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Panic disorder is a type of anxiety disorder. Other types of anxiety disorders include generalized anxiety disorder, obsessive compulsive disorder, social phobia, and post-traumatic stress disorders. Panic disorder affects women twice as often as men.
Panic attacks are the most common symptom of this disorder. A person is having a panic attack when they feel:
- A sense of terror that strikes suddenly and repeatedly with no warning
- Chest pain
- Difficulty breathing
- Flushes or chills
- Fear of losing control
- Fear of dying
Because these attacks are so unpredictable, many women may have intense anxiety between panic attacks. While most attacks last a few minutes on average, sometimes they can last as long as 10 minutes. In rare cases, they may last an hour or more.
If you think you have an anxiety disorder such as panic disorder, the first person you should see is your family doctor. A physician can determine whether the symptoms that alarm you are due to an anxiety disorder, another medical condition, or both.
Early treatment can help keep the disease from getting worse, and people can learn effective ways to live with this disorder. Treatment options include:
- Cognitive therapy (to change or get rid of destructive thought patterns)
- Behavioral therapy (to change a person's behavior)
- A combination of these treatments
Explore other publications and websites
Mental Health Services Locator — This website will help you locate mental health treatment facilities and support services in your state.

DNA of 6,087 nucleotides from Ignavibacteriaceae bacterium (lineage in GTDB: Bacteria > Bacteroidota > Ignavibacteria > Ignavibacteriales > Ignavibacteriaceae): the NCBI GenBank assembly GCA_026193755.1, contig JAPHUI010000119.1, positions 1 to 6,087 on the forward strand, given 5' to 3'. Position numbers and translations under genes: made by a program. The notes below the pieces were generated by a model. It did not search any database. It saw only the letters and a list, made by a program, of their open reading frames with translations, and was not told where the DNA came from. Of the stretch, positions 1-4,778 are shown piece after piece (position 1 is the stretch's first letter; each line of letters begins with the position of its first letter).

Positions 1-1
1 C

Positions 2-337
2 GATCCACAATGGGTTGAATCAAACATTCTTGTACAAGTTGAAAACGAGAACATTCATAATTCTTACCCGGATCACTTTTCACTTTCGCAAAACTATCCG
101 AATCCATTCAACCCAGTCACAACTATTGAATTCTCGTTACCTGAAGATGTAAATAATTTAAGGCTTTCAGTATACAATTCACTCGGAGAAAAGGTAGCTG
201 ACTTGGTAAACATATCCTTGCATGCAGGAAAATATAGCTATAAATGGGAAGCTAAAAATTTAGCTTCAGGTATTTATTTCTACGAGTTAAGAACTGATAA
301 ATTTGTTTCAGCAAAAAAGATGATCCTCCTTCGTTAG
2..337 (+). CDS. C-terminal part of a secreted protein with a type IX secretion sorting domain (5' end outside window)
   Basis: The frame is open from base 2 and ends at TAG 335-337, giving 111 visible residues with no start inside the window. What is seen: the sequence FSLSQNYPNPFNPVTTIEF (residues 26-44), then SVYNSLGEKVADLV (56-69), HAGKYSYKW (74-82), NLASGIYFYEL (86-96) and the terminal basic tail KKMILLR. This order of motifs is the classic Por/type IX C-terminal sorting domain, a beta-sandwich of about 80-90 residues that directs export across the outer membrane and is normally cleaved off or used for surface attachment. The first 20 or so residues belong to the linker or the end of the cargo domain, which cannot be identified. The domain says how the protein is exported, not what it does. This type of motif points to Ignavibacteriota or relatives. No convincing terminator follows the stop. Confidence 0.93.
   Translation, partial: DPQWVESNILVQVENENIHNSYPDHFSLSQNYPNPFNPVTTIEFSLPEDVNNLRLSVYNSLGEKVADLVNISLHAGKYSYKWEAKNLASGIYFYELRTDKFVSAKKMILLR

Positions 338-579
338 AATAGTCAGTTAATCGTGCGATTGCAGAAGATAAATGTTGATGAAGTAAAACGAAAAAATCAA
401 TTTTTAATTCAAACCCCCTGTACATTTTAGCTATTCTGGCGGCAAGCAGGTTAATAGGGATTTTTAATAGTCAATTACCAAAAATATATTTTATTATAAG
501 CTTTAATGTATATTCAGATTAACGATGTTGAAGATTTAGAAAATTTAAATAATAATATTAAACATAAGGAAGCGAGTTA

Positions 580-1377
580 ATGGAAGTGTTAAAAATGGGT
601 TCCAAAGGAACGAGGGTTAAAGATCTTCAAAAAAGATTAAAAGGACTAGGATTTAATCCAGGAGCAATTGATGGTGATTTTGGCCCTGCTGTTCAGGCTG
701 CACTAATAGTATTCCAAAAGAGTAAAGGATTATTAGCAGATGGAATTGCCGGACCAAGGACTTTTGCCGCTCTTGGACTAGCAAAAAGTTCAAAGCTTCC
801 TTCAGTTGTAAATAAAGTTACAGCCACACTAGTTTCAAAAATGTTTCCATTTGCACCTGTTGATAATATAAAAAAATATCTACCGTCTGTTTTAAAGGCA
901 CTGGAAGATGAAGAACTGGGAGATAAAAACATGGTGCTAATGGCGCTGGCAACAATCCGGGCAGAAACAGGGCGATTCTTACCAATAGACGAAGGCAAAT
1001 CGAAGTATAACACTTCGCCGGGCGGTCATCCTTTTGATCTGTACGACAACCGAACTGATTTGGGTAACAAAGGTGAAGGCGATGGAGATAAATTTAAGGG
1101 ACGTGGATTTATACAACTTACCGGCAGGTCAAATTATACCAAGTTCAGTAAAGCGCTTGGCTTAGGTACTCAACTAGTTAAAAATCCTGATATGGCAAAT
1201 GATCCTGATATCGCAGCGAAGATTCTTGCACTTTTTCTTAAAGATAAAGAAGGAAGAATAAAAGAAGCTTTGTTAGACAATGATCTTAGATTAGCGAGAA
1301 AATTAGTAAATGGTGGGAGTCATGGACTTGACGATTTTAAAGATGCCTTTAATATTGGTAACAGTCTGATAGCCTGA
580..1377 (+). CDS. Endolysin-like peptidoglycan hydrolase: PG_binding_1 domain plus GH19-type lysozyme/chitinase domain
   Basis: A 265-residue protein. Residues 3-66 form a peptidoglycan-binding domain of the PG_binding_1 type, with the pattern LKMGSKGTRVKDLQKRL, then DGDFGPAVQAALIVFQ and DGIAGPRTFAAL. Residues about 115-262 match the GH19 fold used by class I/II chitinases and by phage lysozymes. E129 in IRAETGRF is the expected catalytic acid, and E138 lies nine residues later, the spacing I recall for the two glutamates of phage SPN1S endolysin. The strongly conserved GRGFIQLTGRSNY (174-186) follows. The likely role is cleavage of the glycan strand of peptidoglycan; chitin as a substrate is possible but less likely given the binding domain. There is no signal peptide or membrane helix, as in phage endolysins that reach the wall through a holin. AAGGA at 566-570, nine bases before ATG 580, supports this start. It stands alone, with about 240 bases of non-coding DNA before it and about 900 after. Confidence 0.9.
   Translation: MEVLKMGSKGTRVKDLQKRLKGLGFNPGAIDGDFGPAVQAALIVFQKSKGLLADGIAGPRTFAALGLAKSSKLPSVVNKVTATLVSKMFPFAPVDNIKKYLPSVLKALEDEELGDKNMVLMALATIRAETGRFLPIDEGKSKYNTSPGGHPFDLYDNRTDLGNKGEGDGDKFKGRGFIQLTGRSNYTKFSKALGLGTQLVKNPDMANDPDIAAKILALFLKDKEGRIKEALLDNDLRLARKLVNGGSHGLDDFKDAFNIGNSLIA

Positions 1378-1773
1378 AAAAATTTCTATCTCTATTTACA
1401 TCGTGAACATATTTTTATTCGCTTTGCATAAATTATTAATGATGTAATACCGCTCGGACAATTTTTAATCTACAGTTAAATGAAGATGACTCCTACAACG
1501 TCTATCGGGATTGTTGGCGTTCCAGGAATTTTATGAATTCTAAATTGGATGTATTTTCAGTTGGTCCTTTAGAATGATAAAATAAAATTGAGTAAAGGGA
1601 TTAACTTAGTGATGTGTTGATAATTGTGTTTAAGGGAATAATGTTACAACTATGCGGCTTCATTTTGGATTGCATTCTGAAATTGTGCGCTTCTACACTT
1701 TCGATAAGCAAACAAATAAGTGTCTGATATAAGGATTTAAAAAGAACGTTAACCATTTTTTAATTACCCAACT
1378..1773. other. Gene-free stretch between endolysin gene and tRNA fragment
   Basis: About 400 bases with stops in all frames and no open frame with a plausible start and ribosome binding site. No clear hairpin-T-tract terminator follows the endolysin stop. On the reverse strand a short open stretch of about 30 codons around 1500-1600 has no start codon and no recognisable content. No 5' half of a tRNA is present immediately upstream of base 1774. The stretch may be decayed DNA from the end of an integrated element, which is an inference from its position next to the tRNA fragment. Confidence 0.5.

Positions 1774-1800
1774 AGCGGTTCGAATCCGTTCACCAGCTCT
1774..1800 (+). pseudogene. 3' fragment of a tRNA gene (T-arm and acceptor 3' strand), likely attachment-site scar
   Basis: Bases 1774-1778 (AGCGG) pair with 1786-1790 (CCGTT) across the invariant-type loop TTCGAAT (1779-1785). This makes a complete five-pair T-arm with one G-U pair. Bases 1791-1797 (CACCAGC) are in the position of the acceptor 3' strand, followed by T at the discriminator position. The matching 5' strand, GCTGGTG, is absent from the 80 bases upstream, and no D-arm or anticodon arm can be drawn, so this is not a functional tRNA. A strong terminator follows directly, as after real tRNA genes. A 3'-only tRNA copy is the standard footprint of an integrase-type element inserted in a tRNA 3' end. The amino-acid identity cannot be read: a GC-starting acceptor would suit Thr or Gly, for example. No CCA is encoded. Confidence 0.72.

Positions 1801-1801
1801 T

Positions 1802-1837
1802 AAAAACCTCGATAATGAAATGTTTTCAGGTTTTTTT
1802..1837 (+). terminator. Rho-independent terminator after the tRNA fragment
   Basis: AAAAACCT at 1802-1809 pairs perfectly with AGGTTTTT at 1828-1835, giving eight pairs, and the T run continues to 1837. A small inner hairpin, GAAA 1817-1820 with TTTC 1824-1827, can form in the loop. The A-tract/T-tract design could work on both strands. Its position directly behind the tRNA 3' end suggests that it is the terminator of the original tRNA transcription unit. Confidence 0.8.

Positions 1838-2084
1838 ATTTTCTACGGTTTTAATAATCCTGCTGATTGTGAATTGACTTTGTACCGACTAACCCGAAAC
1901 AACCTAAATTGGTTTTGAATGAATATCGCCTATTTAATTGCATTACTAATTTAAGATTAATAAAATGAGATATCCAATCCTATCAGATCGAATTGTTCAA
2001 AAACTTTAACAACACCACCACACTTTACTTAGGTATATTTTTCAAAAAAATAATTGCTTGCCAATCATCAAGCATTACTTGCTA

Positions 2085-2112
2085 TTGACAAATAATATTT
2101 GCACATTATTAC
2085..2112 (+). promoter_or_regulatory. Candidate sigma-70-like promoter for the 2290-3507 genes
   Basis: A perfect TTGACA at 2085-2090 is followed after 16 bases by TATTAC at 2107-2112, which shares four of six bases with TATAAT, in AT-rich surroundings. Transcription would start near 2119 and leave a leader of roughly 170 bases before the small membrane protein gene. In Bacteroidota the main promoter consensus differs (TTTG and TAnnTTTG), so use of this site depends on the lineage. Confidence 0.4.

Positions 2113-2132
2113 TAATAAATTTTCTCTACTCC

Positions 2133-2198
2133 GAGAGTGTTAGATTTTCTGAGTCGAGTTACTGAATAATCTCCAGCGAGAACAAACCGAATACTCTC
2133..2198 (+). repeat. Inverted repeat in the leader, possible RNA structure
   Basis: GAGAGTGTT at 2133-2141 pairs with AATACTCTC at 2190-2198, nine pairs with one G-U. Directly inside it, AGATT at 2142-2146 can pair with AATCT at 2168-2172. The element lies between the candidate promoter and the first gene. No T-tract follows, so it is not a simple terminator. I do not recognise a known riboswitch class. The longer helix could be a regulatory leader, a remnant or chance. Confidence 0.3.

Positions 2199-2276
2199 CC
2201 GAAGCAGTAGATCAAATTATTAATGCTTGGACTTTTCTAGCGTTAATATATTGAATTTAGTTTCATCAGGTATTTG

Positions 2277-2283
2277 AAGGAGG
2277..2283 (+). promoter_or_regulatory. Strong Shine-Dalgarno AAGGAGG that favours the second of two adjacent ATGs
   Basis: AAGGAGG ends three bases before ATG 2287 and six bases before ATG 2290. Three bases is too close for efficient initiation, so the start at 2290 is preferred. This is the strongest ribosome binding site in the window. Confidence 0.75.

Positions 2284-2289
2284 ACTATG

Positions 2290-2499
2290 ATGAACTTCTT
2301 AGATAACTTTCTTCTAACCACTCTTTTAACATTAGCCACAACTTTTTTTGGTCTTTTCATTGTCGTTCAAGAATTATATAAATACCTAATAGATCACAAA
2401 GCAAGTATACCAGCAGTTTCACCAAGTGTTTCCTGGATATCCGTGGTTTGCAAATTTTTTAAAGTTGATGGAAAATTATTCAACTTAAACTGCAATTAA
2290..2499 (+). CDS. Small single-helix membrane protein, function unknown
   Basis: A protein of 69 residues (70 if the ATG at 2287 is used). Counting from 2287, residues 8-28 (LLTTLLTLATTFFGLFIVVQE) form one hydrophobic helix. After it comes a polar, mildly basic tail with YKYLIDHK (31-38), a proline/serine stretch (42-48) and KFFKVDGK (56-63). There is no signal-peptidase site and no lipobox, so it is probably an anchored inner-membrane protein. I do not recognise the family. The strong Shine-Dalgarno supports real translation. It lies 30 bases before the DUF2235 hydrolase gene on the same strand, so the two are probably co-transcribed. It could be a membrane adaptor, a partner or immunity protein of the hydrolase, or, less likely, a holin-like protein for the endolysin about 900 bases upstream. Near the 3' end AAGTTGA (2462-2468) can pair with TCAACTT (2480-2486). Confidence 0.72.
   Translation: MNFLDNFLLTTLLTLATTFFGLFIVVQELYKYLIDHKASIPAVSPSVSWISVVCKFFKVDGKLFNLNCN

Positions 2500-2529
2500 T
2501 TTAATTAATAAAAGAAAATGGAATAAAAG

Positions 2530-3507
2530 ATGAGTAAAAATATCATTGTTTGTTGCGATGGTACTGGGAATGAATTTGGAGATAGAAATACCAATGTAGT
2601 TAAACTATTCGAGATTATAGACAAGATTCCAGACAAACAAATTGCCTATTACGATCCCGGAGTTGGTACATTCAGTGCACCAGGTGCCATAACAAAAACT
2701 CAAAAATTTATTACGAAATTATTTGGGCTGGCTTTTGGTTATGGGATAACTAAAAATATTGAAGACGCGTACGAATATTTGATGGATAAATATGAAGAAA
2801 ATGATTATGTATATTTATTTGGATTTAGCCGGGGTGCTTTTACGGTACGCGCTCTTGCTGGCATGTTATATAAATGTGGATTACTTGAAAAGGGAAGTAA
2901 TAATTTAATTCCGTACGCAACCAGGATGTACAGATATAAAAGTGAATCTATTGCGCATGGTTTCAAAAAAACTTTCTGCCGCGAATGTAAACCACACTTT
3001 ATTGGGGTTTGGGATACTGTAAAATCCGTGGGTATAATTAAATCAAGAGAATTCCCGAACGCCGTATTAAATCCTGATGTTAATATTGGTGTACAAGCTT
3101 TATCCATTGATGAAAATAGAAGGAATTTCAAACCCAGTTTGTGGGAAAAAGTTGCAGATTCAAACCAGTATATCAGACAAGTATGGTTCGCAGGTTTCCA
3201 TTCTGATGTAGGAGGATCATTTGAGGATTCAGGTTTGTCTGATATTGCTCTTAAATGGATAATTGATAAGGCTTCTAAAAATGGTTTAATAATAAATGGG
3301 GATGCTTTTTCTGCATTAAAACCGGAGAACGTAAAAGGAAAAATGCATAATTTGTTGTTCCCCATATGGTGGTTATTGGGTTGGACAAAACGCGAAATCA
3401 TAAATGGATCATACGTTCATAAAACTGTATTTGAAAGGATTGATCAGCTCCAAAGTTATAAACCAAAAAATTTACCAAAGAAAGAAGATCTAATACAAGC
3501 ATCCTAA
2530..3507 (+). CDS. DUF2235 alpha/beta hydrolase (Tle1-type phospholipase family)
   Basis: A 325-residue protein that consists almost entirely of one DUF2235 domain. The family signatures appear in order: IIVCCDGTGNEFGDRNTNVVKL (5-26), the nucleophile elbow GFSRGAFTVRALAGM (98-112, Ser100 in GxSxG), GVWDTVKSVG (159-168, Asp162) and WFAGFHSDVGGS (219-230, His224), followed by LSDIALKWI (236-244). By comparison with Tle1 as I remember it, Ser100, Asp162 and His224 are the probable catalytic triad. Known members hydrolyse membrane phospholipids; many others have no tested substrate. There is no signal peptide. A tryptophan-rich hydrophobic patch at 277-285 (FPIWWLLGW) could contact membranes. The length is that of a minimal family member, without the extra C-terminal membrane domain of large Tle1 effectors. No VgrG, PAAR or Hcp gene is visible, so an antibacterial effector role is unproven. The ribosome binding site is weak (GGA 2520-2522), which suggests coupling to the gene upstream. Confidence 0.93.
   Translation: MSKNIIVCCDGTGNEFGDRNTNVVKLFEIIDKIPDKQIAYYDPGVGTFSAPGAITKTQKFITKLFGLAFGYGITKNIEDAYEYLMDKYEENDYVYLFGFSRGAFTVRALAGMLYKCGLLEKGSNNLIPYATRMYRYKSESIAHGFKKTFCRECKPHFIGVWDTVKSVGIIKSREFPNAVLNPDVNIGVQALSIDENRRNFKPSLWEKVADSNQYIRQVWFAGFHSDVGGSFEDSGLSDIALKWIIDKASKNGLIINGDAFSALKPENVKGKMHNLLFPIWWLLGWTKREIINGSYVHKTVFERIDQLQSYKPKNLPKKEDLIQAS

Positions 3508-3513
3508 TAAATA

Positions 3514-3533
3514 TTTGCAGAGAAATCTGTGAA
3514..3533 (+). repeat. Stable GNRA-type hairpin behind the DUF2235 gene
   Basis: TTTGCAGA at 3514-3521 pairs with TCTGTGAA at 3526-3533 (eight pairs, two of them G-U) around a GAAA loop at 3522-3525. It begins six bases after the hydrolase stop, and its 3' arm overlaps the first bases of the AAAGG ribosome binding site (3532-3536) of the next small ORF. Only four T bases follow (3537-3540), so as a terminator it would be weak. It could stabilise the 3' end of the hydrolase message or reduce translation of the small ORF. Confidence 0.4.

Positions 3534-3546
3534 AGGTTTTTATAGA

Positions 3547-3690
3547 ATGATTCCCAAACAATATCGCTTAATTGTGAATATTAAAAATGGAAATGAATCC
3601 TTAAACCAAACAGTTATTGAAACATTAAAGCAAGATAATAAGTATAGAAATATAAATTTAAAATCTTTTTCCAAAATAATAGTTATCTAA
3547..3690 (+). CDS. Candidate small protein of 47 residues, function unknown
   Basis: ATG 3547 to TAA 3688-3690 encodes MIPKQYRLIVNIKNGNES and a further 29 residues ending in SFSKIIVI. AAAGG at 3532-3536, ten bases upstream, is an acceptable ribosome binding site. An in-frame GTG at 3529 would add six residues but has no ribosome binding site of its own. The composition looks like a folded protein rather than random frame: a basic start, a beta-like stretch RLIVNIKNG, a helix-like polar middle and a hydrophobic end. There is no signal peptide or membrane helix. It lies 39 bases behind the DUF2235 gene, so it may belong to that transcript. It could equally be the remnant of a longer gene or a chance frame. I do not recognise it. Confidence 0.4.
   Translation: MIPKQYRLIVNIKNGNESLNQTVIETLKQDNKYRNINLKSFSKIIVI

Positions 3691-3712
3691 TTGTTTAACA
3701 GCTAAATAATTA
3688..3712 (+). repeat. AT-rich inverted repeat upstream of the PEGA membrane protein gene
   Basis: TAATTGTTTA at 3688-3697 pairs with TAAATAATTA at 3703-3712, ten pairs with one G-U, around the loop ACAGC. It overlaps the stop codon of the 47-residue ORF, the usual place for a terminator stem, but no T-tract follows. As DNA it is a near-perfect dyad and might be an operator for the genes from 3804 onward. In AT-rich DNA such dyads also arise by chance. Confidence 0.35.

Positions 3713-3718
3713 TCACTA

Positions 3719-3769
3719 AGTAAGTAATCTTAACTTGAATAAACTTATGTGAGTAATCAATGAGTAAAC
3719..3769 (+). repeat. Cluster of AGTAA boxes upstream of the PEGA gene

Panic Attacks, Panic Disorder, and Agoraphobia (Copyright © American Academy of Family Physicians) — This online resource provides information on panic disorders, including what will happen during an attack and things you can do to relieve an attack.
Panic Disorder — This publication provides information about panic disorders, including what they are, how they are treated, and examples of co-existing conditions.
Panic Disorder & Agoraphobia (Copyright © Anxiety Disorders Association of America) — This web page describes panic attack and its link to agoraphobia. There are a number of links to personal stories of people with panic disorder and how they have overcome their panic attacks.
Panic Disorder (Copyright © American Psychiatric Association) — This fact sheet explains the symptoms of panic attacks and offers advice about how to talk to your doctor. It also discusses the benefits of cognitive-behavioral therapy and how you can overcome panic disorder.
Panic Disorder (Copyright © Mental Health America) — This fact sheet provides an overview of panic disorder, its symptoms, and possible treatment methods.
Screening for Panic Disorder (Copyright © Anxiety Disorders Association of America) — Take this test to see if you might have panic disorder. Your results can help your doctor decide if you have panic disorder.
When Fear Overwhelms: Panic Disorder — This easy-to-read publication describes all the important information about panic disorder. It includes information about paying for treatment, as well as a personal story from someone who has panic disorder.
Connect with other organizations
American Psychological Association
Anxiety Disorders Association of America
Freedom From Fear
Mental Health America
National Alliance on Mental Illness
National Institute of Mental Health, NIH, HHS
National Mental Health Consumers' Self-Help Clearinghouse
Content last updated March 29, 2010.
Resources last updated March 29, 2010.
A federal government website managed by the Office on Women's Health in the Office of the Assistant Secretary for Health at the U.S. Department of Health and Human Services.
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